Friday, May 1, 2009

Prime Factors Calculator

I made this javascript prime factors calculator and have found it addictive. I just keep factorizing numbers. Enter the number to factorize in the left box and click on the 'factorize' button. The prime factors are shown in the right box.

I've never had a push button prime factor generator before.

You can easily check if a number is prime. It only has one prime factor: itself.

It's easy to generate a large prime number. Just type in a long random number and get its prime factors. If one of the factors is large, you've found a large prime number. If you don't get one, try changing your random number slightly.

For example: 384339387 gives 3,37,3462517. So 3462517 is a nice large prime number.

I like adding an extra digit and seeing what factors come out:

numberprime factors

All the numbers with an even number of ones have the factor 11. And those with 4, 8 and 12 ones have factors of 11 and 101 because 1111 = 11 X 101.

Those with an odd number of ones have only two prime factors, except 111111111 (nine ones). I wonder if there's something going on here?

Oh no, the next number lets me down: 1111111111111 has factors 53,79 and 265371653.

If you find any interesting patterns with this prime factors calculator, let me know.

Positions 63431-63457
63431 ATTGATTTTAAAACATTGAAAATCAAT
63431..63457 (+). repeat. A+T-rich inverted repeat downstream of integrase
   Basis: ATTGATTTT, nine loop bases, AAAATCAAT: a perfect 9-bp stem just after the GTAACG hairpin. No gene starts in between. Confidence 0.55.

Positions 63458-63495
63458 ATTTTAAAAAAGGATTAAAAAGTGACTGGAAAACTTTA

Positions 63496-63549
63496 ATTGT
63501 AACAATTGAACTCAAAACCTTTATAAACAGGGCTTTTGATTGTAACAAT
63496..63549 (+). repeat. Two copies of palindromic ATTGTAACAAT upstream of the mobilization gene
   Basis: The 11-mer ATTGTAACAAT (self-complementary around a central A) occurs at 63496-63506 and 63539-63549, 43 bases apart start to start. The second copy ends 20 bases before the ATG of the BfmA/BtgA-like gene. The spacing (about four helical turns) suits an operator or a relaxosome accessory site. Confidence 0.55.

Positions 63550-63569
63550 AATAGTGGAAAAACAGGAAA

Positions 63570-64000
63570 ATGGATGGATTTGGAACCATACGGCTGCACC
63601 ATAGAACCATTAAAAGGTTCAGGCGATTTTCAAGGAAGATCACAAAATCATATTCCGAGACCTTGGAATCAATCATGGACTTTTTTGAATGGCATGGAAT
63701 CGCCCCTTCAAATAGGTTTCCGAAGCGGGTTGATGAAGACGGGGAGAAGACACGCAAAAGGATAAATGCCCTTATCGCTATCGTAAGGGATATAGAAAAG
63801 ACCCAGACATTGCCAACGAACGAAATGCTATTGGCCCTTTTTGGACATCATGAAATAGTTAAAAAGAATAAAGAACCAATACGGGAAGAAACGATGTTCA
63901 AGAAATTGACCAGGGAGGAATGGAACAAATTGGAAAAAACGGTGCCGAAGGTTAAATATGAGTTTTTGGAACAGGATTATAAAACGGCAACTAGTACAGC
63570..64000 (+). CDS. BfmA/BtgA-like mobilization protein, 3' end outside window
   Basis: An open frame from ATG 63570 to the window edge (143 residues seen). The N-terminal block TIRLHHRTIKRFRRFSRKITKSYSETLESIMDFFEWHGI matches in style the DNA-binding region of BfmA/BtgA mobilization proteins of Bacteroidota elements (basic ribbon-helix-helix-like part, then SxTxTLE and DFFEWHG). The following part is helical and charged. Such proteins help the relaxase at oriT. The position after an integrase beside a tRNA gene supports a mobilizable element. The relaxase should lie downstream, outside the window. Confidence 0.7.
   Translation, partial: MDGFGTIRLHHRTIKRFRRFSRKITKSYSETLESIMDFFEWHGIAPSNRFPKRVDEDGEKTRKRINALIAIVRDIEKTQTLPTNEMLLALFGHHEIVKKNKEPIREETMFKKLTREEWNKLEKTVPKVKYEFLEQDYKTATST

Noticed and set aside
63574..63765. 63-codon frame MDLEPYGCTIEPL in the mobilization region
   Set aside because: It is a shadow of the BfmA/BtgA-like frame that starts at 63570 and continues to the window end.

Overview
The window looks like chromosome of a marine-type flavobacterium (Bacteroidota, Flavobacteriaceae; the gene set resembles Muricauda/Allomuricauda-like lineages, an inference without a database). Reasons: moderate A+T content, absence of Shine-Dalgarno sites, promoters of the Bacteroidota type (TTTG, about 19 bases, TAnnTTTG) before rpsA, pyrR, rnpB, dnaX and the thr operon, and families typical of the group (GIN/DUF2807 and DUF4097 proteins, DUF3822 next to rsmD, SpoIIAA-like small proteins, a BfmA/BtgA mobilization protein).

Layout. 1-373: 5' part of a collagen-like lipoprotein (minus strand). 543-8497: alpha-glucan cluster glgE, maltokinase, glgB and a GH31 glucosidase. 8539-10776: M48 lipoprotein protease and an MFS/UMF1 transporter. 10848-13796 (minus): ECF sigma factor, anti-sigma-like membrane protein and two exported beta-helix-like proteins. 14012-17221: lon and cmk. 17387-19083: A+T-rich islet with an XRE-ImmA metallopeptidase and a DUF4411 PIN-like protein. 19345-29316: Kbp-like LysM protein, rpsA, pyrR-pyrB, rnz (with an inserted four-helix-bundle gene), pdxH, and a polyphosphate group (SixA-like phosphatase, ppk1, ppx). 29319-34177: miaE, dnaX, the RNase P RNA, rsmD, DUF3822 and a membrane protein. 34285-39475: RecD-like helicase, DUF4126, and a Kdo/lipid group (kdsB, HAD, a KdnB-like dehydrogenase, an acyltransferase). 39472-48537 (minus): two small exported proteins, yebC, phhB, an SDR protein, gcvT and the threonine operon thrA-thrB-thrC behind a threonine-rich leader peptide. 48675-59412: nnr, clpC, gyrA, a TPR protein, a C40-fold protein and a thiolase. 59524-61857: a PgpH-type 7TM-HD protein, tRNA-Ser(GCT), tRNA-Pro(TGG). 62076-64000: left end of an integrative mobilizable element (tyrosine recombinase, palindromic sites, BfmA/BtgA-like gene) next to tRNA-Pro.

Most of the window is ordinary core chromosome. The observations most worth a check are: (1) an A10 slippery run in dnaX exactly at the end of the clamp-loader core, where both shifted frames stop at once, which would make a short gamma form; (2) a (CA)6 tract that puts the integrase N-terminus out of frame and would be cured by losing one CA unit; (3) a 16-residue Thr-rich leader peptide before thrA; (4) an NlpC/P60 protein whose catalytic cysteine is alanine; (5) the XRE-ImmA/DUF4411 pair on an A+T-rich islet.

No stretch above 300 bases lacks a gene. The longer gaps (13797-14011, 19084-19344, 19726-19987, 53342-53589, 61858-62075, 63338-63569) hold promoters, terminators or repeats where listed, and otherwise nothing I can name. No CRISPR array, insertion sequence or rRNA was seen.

1. nice toy for very small numbers =)
    try this number: 2287930740466177.
    You'll get correct answer, but you have to wait. Now try this one: 1569079426997587189. The answer of your script is incorrect.

  2. Hmmmm. When I put in 1569079426997587189 it gives me the factors for 1569079426997587200.

    With a bit of trial an error I've found that it seems to work for numbers up to 2**53 = 9007199254740992

    The limitation is either with Javascript's Math.abs() or parseInt() function or both. This is changing the input number before it is factorized. I'll have a look when I get some more time...

    "I can't factor that number, but here's one I can do".

  3. Even without the Math.abs() and parseInt() the calculation still fails for 2**53 + 1. So I've put in a limit with a maximum number of 2**53 - 1.

    I would have made 2**53 the maximum, as it factors this ok, but the '>' comparison in Javascipt can't tell the difference between 2*53 and 2*53 + 1.

    (2**53 + 1) > (2**53) returns false in Javascript!

  4. > If you find any interesting patterns with this prime factors calculator, let me know.

    If I found a pattern in primes, I'd tell you right after my Nobel prize :P

  5. for 111111111 3,3,37,333667

    but 333667 is NOT prime!!

  6. If 333667 is not prime, what are its divisors?

  7. I like trying phone numbers.